In late November a Platte County resident photographed a mountain lion in a tree; then in early January a mountain lion was killed in Ray County by a raccoon hunter. On January 19, MDC staff confirmed a trail camera photo of a mountain lion in West St. Louis County; on January 22 a mountain lion was killed by hunters in Macon County; then on February 16 MDC staff confirmed a trail camera photo of a mountain lion in southern Linn County. These five recent events have opened the floodgates of public inquiry and have Missourians wondering about the true population status of these large cats, why the recent increase in occurrences and how the Wildlife Code addresses mountain lions.
Missouri’s Wildlife Code has always offered mountain lions protection from indiscriminate killing. In 2006, with citizen input, the Department changed the code language to allow citizens a level of assurance that a mountain lion could be killed if it posed a threat to human safety. Additionally the Department has never considered nor has plans to reestablish mountain lions in the state.
Both of the recent mountain lion killings were thoroughly investigated by conservation agents and, based on the details of their findings, it was determined that a reasonable level of threat was demonstrated and charges were not warranted in either case. In a 1994 case, when a mountain lion was shot with no justifiable reason, the hunters were prosecuted and fined. Each situation must be investigated and reviewed on a case-by-case basis and evaluated on its own merit. The Department does not condone the indiscriminate shooting of mountain lions. However, we do acknowledge that landowners, and the public at large, must be afforded the right to protect themselves and their property/livestock under certain circumstances.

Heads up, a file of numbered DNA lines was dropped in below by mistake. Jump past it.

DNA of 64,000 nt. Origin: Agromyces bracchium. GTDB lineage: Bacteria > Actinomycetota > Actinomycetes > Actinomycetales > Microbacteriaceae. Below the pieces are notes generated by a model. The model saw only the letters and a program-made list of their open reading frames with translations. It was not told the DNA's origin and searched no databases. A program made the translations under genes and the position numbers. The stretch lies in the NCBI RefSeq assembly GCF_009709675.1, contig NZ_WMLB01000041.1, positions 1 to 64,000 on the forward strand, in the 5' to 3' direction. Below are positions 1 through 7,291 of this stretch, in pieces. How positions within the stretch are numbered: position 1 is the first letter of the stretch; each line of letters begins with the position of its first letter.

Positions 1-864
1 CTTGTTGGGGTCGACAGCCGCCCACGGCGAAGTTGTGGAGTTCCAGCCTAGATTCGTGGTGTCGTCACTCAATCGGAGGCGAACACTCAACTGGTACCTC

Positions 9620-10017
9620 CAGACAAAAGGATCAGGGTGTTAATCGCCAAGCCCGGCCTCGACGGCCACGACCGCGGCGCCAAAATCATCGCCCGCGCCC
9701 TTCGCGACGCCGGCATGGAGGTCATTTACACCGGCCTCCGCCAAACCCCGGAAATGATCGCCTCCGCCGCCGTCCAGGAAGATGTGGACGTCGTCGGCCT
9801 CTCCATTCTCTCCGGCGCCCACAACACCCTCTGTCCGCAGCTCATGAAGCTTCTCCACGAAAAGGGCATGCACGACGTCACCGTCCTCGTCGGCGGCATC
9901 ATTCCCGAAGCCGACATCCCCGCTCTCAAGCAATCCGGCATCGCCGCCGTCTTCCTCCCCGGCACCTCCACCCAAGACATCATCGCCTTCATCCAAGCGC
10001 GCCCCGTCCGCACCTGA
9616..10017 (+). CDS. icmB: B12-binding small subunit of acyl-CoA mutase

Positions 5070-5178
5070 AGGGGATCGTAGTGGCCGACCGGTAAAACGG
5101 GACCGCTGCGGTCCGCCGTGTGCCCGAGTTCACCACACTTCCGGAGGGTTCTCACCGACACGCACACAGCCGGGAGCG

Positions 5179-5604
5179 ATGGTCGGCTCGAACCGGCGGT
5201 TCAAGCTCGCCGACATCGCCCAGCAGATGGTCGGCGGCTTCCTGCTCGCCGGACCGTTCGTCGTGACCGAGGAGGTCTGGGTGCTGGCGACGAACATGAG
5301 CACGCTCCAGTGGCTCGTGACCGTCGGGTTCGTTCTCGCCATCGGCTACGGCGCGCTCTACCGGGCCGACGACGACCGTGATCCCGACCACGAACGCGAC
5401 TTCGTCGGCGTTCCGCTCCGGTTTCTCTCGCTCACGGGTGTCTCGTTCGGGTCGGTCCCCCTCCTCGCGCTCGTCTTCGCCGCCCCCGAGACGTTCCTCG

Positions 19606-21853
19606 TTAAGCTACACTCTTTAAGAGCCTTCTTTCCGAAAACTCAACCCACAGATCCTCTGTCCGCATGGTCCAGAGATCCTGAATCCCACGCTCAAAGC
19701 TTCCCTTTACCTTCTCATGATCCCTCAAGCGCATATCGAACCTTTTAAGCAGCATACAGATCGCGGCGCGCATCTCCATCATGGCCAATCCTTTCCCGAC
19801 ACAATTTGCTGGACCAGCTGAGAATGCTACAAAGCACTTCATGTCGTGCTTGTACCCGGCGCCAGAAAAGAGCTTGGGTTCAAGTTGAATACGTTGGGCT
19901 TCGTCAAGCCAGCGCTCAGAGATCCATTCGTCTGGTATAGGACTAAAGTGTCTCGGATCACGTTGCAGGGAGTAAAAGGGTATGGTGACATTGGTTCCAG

Missouri’s mountain lion population was extirpated by the early 1900s as a result of unrestricted harvest, enormous habitat changes and increased human presence across the state. Our first confirmed reappearance of a mountain lion took place in 1994 and since that time, including the five most recent events, our total number of confirmed mountain lions in Missouri stands at 15. These low confirmation numbers are in no way indicative of a population, but they do demonstrate that mountain lions occasionally show up in the state.
Exactly where these individual cats are coming from can be hard to determine. Although we do know that mountain lion populations in other